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Feek retires after 24-year career of electrical engineering and aviation

  • Published
  • 71st Flying Training Wing Public Affairs

VANCE AIR FORCE BASE, Okla. – Lt. Col. Allan Feek retired from active duty during a ceremony held Friday, Feb. 16, in the 3rd Flying Training Squadron auditorium at Vance Air Force Base.

He shared his insights and experiences gained during his 24-year Air Force career.

Why did you join the Air Force?

“My grandfather served in the Navy during World War II. My father and two of his brothers served in the Army during the Vietnam War.

“My father continued his career as a member of the Army National Guard for 42 years so I grew up around individuals who were proud of their service. I shared this desire to serve a cause bigger than myself.

“As to why the Air Force over the other services, from as early in my childhood as I can remember I wanted to fly for the Air Force. Even though I did not initially get to fly following commissioning, I still loved being in the Air Force and was eventually given the opportunity to attend pilot training.”

What is your best memory of your first assignment?

“My best memory from all my assignments are the people I have been able to work and serve with. I have lots of little stories from each assignment, but each mission, task, or project typically included other people.

“We are all part of a larger enterprise and each of our small contributions when multiplied with everyone else in the Air Force create grand outcomes. 

“My first two assignments were as an electrical engineer. My most memorable moment in my first assignment was being the subject matter expert on a system as a second lieutenant and having to provide a briefing to senior leaders in Washington D.C.

“I flew into Washington and took a train to the Pentagon. As I was walking from the train platform into the Pentagon it felt like I had to render a salute every step I took. About 20 yards from the train, a two-star general walked over to me, introduced himself and said, ‘I’ll escort you in, otherwise your arm might fall off before you make it inside.’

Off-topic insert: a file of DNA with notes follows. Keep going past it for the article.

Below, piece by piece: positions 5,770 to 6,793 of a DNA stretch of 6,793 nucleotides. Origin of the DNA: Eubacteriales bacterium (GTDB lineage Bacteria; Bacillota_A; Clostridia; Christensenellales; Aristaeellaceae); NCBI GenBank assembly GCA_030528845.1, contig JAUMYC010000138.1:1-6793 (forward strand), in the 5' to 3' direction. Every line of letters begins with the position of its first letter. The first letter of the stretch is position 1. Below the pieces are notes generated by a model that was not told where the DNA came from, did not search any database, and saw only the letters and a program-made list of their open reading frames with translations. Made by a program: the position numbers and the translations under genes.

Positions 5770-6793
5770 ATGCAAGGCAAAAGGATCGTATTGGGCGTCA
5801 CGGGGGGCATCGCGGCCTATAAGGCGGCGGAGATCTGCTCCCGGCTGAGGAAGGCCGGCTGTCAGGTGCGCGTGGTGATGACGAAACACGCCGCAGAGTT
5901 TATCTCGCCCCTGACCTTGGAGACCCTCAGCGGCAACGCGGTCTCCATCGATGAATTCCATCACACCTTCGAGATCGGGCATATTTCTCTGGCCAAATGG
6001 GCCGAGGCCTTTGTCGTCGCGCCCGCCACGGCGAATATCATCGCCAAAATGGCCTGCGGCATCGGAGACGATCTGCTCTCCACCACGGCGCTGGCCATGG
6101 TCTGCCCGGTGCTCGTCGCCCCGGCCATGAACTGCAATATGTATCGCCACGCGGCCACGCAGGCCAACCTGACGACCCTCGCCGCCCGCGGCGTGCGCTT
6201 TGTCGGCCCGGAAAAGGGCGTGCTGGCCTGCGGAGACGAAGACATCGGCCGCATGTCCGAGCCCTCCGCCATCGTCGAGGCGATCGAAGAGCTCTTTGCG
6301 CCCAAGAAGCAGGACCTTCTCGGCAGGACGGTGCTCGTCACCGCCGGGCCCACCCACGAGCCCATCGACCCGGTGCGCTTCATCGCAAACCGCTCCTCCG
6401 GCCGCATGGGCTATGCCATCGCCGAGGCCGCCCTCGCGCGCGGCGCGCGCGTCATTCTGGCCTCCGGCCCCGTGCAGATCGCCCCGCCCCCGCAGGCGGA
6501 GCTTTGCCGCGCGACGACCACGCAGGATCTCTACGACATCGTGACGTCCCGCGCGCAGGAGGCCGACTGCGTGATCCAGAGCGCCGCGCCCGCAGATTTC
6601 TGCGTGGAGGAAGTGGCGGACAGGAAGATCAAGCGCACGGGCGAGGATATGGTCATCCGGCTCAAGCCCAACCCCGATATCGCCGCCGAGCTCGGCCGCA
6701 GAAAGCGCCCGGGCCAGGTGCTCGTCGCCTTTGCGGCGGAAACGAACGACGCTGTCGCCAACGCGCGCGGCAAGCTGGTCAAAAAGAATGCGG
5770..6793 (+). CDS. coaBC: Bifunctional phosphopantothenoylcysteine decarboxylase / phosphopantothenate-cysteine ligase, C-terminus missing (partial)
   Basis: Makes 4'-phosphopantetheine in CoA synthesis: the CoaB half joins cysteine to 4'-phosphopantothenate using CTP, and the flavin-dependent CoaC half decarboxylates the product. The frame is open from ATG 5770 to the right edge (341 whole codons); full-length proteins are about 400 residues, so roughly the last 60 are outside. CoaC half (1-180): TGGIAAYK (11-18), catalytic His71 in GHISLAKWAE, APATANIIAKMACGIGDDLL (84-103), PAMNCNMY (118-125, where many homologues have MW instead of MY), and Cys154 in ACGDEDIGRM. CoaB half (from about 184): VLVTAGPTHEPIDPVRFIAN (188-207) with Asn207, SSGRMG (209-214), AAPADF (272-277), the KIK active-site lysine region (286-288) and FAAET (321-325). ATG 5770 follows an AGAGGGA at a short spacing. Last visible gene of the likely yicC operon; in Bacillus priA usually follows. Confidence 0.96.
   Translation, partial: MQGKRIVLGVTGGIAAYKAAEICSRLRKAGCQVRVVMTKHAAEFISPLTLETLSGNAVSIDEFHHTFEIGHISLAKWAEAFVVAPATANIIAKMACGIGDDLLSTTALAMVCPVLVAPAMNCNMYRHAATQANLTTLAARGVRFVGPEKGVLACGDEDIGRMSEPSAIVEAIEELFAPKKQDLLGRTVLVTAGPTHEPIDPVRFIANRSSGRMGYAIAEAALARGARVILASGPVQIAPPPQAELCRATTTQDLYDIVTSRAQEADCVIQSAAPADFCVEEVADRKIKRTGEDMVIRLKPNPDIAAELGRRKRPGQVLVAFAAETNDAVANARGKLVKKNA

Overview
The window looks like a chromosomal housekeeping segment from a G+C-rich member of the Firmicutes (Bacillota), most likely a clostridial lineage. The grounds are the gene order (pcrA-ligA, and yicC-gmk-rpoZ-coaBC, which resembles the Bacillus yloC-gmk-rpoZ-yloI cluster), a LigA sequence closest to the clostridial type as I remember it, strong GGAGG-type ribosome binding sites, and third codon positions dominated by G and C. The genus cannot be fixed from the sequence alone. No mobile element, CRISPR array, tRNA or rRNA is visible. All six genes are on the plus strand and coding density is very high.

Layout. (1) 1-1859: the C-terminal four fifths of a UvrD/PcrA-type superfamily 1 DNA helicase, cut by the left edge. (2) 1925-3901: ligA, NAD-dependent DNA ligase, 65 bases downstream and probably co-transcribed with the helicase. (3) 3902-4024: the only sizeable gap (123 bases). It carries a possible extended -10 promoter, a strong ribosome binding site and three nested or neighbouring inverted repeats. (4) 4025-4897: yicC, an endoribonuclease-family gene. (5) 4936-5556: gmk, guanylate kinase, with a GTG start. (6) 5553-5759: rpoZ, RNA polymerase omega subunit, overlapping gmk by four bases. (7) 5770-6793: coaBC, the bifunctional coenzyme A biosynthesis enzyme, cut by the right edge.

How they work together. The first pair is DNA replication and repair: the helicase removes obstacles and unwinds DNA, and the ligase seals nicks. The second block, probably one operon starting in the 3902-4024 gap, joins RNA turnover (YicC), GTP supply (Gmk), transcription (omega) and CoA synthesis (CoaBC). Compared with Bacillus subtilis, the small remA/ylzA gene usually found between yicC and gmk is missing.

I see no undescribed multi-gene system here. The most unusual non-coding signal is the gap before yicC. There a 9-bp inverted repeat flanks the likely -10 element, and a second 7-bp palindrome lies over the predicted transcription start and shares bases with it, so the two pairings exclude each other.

“He then took the time, once we were inside, to help me figure out where I needed to go and make sure I was taken care of before he went about his day. The dichotomy of being both the low man on the totem pole and the honored guest at the same time was an interesting feeling.”

What are three reasons you would recommend the Air Force as a career?

“One aspect I enjoyed about my career is that it is tough to be bored or feel stuck in a rut while you are in the Air Force. Having a job where you are changing organizations and locations every few years provides you with constantly changing new experiences.

“Moving every few years can be tough on families and service members, but it can also lead to amazing experiences that you never would have tried if the Air Force had not moved you there.

“Between the types of aircraft we operate and the numerous mission sets we fly, as pilots, we are able to do things in aircraft that we would not be able to do anywhere else in the world.

“In addition to the type of flying, the Air Force requires pilots to go burn jet fuel with the sole purpose of training. Outside of the Air Force training is all accomplished in the simulator and you only fly the aircraft to accomplish your mission.

“Early in your career, your primary task is to accomplish your mission. As you continue your career, both officers and enlisted members will find themselves involved in tasks that impact larger and larger populations of the Air Force.

“Even at the squadron level, the things you do every day can have lasting impacts on the Air Force long after you have retired.”

What advice would you give an airman or lieutenant just starting their Air Force career?

“Recognize what they can influence and what they can not. The most important thing they can influence is their own attitude. You will not always get your top choice of assignments or locations.

“But take on every assignment with a positive attitude and two goals. Goal one is learn as much as you can both on-duty and off-duty at your new assignment. And goal two is to do your absolute best with whatever your new role is.

“If you do these three things, I believe you will be able to look back at your career and realize you enjoyed every assignment and maybe even had a few surprises along the way.”

What is the biggest change you have witnessed in the Air Force?

“I came on active duty in 2000. Although Operation Northern Watch and Operation Southern Watch were going on in the Middle East, the bulk of the Air Force’s effort was still in training and equipping for a near-peer adversary.

“During the 20 years after the Sept. 11 attacks, the Air Force’s focus became more and more on solving the battlefield problems of tomorrow and next week. We continued to hold our major exercises, but they became the things we did in addition to Operation Enduring Freedom and Operation Iraqi Freedom instead of being our primary focus.

“Towards the end of those 20 years of war, Air Force leadership started to recognize the lack of future planning. Over the last few years, the Air Force has worked to build roadmaps of where we are and where we need go.

“The Air Force has started investing more of its resources into training for complex environments, focusing our acquisitions towards dominating future conflicts, and providing a vision for where we need to go as a service.”